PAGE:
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      Intracellular Trafficking Pathways of Edwardsiella tarda: From Clathrin- and Caveolin-Mediated Endocytosis to Endosome and Lysosome


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          Edwardsiella tarda is a Gram-negative bacterium that can infect a broad range of hosts including humans and fish. Accumulating evidences have indicated that E. tarda is able to survive and replicate in host phagocytes. However, the pathways involved in the intracellular infection of E. tarda are unclear. In this study, we examined the entry and endocytic trafficking of E. tarda in the mouse macrophage cell line RAW264.7. We found that E. tarda entered RAW264.7 and multiplied intracellularly in a robust manner. Cellular invasion of E. tarda was significantly impaired by inhibition of clathrin- and caveolin-mediated endocytic pathways and by inhibition of endosome acidification, but not by inhibition of macropinocytosis. Consistently, RAW264.7-infecting E. tarda was co-localized with clathrin, caveolin, and hallmarks of early and late endosomes, and intracellular E. tarda was found to exist in acid organelles. In addition, E. tarda in RAW264.7 was associated with actin and microtubule, and blocking of the functions of these cytoskeletons by inhibitors significantly decreased E. tarda infection. Furthermore, formaldehyde-killed E. tarda exhibited routes of cellular uptake and intracellular trafficking similar to that of live E. tarda. Together these results provide the first evidence that entry of live E. tarda into macrophages is probably a passive, virulence-independent process of phagocytosis effected by clathrin- and caveolin-mediated endocytosis and cytoskeletons, and that the intracellular traffic of E. tarda involves endosomes and endolysosomes.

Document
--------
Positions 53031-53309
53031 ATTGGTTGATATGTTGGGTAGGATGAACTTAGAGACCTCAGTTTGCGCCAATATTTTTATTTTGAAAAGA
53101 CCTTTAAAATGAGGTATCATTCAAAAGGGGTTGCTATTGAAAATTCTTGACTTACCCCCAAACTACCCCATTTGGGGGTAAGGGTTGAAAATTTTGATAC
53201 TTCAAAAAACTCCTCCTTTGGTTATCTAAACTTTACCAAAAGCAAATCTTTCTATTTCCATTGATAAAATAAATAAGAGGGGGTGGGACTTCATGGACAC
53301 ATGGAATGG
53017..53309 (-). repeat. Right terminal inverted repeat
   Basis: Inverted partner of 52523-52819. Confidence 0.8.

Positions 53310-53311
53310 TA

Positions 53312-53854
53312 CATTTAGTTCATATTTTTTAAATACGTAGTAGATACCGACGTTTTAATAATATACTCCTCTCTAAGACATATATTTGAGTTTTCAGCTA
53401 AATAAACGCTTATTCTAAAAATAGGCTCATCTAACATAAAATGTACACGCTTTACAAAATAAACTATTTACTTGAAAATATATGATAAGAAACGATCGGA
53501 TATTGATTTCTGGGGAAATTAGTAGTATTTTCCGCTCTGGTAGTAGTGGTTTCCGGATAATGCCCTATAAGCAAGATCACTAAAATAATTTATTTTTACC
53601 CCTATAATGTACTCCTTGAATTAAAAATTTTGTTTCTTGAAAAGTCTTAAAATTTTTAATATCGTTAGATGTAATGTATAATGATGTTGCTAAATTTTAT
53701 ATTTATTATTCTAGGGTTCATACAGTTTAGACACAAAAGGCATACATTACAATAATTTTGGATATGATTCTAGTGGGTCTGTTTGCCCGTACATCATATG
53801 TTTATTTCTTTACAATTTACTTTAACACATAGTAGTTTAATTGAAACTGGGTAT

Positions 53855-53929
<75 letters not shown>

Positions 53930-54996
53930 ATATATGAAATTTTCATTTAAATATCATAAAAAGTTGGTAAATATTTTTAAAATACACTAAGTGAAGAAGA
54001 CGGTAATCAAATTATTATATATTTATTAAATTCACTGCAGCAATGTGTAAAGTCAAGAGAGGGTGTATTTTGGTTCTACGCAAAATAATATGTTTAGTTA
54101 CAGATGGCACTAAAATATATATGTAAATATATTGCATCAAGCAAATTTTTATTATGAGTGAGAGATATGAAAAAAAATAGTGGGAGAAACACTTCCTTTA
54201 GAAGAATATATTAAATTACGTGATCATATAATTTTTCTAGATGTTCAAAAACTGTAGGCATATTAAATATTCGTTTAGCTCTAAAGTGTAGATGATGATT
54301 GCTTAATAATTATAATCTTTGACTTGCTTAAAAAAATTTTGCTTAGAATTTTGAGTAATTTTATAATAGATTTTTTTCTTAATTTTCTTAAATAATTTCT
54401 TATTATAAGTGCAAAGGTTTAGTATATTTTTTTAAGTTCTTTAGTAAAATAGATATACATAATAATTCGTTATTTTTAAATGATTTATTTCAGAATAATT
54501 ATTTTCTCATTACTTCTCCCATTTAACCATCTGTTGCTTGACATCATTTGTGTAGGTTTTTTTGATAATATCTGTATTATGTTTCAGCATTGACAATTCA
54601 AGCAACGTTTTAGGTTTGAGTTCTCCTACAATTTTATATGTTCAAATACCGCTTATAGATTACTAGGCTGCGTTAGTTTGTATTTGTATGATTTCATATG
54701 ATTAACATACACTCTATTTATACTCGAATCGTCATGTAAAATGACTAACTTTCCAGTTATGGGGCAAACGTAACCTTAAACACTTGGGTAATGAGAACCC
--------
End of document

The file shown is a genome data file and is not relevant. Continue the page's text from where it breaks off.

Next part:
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          The plasma membrane is the interface between cells and their harsh environment. Uptake of nutrients and all communication among cells and between cells and their environment occurs through this interface. 'Endocytosis' encompasses several diverse mechanisms by which cells internalize macromolecules and particles into transport vesicles derived from the plasma membrane. It controls entry into the cell and has a crucial role in development, the immune response, neurotransmission, intercellular communication, signal transduction, and cellular and organismal homeostasis. As the complexity of molecular interactions governing endocytosis are revealed, it has become increasingly clear that it is tightly coordinated and coupled with overall cell physiology and thus, must be viewed in a broader context than simple vesicular trafficking.